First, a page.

Batesville Herald Tribune, Batesville, Indiana

Community News Network

March 13, 2014

Both genders think women are bad at basic math

Think women can't do math? You're wrong - but new research shows you might not change your mind, even if you get evidence to the contrary. A study of how both men and women perceive each other's mathematical ability finds that an unconscious bias against women could be skewing hiring decisions, widening the gender gap in mathematical professions like engineering.

The inspiration for the experiment was a 2008 study published in Science that analyzed the results of a standardized test of math and verbal abilities taken by 15-year-olds around the world. The results challenged the pernicious stereotype that females are biologically inferior at mathematics. Although the female test-takers lagged behind males on the math portion of the test, the size of the gap closely tracked the degree of gender inequality in their countries, shrinking to nearly zero in emancipated countries like Sweden and Norway. That suggests that cultural biases rather than biology may be the better explanation for the math gender gap.

To tease out the mechanism of discrimination, two of the authors of the 2008 study, Paola Sapienza and Luigi Zingales, economic researchers at Northwestern University's Kellogg School of Management in Evanston, Illinois, and the University of Chicago Booth School of Business in Illinois, respectively, teamed up with Ernesto Reuben, an experimental psychologist at Columbia Business School in New York City, to design an experiment to test people's gender bias when it comes to judging mathematical ability.

Study participants of both genders were divided into two groups: employers and job candidates. The job was simple: As accurately and quickly as possible, add up sets of two-digit numbers in a 4-minute math sprint. (The researchers did not tell the subjects, but it is already known that men and women perform equally well on this task.) The employers were motivated to choose the best people for the job because they made more money if their hires outperformed the candidates they turned down. At the end of the experiment, the employers took the Implicit Association Test, which measures unconscious bias by forcing you to quickly group together various words. If you associate the word "man" with the word "math" more quickly than "woman" and "math," for example, that reveals a possible bias.

The employers had limited information to make their hiring decisions. In some cases, they got nothing but a glance at the candidate - this revealed the candidate's gender, of course. In other cases, the employers also had the candidate's self-appraisal of how many problems he or she expected to be able to complete in the 4-minute period. And sometimes, after the employers made their hiring decision, they had a chance to change their minds after they were told by a researcher how the candidates had actually performed on a test run of the math sprint.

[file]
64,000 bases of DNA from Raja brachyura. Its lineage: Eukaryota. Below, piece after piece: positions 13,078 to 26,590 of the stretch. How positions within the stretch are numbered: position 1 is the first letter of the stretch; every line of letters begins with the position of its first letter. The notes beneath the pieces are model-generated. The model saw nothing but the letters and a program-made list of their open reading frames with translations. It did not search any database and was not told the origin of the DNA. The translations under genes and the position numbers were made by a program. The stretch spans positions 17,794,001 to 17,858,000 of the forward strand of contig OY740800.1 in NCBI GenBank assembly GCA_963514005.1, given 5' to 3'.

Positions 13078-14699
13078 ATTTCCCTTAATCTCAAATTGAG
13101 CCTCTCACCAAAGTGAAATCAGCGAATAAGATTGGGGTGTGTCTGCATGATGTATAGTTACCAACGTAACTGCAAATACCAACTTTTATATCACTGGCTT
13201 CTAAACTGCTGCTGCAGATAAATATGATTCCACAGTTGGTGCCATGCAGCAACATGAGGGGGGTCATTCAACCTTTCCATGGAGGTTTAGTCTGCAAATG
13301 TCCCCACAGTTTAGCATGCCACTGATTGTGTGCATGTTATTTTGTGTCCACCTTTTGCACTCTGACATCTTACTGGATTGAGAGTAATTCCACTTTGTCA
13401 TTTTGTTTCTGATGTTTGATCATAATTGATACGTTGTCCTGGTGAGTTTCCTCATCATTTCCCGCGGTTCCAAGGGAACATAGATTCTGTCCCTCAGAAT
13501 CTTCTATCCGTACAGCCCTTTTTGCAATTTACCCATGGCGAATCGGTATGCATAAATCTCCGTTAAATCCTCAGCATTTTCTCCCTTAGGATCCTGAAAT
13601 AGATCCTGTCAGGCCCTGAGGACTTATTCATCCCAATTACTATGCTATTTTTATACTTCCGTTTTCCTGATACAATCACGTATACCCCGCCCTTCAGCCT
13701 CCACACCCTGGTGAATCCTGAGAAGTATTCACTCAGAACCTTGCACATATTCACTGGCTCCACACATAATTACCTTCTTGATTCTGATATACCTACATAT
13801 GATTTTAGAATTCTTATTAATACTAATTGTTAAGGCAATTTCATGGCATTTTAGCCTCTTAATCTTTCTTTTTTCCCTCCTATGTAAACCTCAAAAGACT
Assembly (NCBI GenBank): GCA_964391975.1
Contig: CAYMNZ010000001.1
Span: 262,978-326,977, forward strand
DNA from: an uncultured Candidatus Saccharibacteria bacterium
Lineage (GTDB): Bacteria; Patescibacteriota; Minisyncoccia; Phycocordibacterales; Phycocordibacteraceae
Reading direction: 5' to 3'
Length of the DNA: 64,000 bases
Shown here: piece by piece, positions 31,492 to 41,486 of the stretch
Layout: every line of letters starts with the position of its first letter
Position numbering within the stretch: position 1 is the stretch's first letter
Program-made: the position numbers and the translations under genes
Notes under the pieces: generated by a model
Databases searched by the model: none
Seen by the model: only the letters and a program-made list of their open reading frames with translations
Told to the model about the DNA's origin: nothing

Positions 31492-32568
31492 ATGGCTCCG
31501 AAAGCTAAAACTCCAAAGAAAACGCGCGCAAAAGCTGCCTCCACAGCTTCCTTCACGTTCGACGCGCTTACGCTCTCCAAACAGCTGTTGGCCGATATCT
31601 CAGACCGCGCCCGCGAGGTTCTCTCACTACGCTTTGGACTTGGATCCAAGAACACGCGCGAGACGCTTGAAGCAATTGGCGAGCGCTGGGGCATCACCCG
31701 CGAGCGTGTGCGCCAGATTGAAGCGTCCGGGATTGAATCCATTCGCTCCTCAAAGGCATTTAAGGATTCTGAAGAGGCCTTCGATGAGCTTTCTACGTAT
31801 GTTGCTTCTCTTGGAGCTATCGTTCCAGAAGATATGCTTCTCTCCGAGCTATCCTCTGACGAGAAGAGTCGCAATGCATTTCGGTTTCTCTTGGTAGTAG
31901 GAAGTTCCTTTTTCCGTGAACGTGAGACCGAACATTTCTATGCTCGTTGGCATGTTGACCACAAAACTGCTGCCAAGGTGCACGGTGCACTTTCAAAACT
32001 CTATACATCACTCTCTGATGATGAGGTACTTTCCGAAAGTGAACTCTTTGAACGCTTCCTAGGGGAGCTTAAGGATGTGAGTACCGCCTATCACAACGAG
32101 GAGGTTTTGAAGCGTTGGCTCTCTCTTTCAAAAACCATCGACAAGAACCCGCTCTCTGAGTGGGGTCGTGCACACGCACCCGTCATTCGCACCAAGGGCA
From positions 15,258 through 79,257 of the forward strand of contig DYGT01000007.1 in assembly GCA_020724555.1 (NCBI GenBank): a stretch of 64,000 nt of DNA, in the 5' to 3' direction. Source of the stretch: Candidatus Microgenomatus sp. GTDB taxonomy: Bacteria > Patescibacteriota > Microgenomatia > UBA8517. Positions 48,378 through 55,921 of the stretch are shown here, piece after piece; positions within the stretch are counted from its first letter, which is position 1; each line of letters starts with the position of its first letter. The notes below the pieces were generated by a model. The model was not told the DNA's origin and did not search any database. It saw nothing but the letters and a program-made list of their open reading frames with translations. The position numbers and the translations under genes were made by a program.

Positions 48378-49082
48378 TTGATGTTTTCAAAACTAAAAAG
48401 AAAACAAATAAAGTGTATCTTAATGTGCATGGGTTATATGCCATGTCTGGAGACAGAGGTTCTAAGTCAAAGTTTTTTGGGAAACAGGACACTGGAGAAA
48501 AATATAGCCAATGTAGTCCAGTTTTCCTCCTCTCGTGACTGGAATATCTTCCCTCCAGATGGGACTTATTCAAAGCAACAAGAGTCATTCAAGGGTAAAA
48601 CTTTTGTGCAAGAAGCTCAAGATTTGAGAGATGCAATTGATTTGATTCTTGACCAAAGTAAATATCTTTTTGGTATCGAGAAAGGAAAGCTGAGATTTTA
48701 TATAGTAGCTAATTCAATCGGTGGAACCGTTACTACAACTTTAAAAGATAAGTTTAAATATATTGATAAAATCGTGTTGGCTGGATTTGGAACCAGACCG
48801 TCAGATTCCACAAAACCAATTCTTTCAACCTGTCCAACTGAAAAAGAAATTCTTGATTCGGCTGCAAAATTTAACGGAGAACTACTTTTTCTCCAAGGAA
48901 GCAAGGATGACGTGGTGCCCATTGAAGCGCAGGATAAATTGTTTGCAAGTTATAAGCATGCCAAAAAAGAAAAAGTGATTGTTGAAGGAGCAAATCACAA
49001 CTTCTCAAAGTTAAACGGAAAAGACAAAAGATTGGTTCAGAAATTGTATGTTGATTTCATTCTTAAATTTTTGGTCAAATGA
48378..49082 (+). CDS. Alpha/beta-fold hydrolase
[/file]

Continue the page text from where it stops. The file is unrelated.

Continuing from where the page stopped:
Men and women employers alike revealed their prejudice against women for a perceived lack of mathematical ability. When the only information that the employers had was a photograph of the candidate, men were twice as likely to be hired for the simple math job, no matter whether it was a man or woman doing the hiring, the team reported online Monday in the Proceedings of the National Academy of Sciences. The hiring bias did not disappear when candidates self-reported their ability on the task, in part because women tended to underestimate their ability while men tended to boast. And even when the employers received accurate information about the actual performance of the candidates, the bias did not fully disappear. The more prejudiced a person was, as measured by the Implicit Association Test, the less likely they were to correct their bias.

The study is "quite important," says Mahzarin Banaji, a psychologist at Harvard University who was not involved in the research, because it shows that people's prejudice not only affects their judgment of women's math skills, but also impairs their ability to correct it. "The stronger the gender stereotype, the less you are likely to change in favor of women even when you hear about [a woman's] strong performance on the test." What's more, the work comes hot on the heels of a paper published just last week in Current Biology that revealed a lack of collaboration between women in science. The fact that women not only tend to underestimate their own math skills when they are job candidates but also underestimate the ability of other women when they are in a hiring position reveals what "members of disadvantaged groups are costing themselves," Banaji says.